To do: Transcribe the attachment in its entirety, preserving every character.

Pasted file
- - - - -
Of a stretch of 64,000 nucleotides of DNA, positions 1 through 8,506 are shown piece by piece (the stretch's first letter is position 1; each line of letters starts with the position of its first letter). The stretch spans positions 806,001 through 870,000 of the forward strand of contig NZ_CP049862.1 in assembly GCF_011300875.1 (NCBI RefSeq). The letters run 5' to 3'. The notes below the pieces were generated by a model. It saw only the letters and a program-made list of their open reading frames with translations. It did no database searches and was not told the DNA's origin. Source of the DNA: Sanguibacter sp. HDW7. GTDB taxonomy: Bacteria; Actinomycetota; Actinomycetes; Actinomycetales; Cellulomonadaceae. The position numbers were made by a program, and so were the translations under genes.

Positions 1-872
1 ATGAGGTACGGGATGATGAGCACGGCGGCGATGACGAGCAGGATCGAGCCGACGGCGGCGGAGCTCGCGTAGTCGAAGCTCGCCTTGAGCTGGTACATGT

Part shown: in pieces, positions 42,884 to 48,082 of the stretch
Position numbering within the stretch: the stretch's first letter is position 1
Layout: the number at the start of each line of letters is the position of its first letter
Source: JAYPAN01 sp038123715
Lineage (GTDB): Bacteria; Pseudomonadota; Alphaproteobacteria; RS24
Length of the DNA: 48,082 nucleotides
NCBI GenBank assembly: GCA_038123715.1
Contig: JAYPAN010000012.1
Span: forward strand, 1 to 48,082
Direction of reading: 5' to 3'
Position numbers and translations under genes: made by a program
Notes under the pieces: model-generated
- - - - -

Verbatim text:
Of a stretch of 64,000 nucleotides of DNA, positions 1 through 8,506 are shown piece by piece (the stretch's first letter is position 1; each line of letters starts with the position of its first letter). The stretch spans positions 806,001 through 870,000 of the forward strand of contig NZ_CP049862.1 in assembly GCF_011300875.1 (NCBI RefSeq). The letters run 5' to 3'. The notes below the pieces were generated by a model. It saw only the letters and a program-made list of their open reading frames with translations. It did no database searches and was not told the DNA's origin. Source of the DNA: Sanguibacter sp. HDW7. GTDB taxonomy: Bacteria; Actinomycetota; Actinomycetes; Actinomycetales; Cellulomonadaceae. The position numbers were made by a program, and so were the translations under genes.

Positions 1-872
1 ATGAGGTACGGGATGATGAGCACGGCGGCGATGACGAGCAGGATCGAGCCGACGGCGGCGGAGCTCGCGTAGTCGAAGCTCGCCTTGAGCTGGTACATGT

Part shown: in pieces, positions 42,884 to 48,082 of the stretch
Position numbering within the stretch: the stretch's first letter is position 1
Layout: the number at the start of each line of letters is the position of its first letter
Source: JAYPAN01 sp038123715
Lineage (GTDB): Bacteria; Pseudomonadota; Alphaproteobacteria; RS24
Length of the DNA: 48,082 nucleotides
NCBI GenBank assembly: GCA_038123715.1
Contig: JAYPAN010000012.1
Span: forward strand, 1 to 48,082
Direction of reading: 5' to 3'
Position numbers and translations under genes: made by a program
Notes under the pieces: model-generated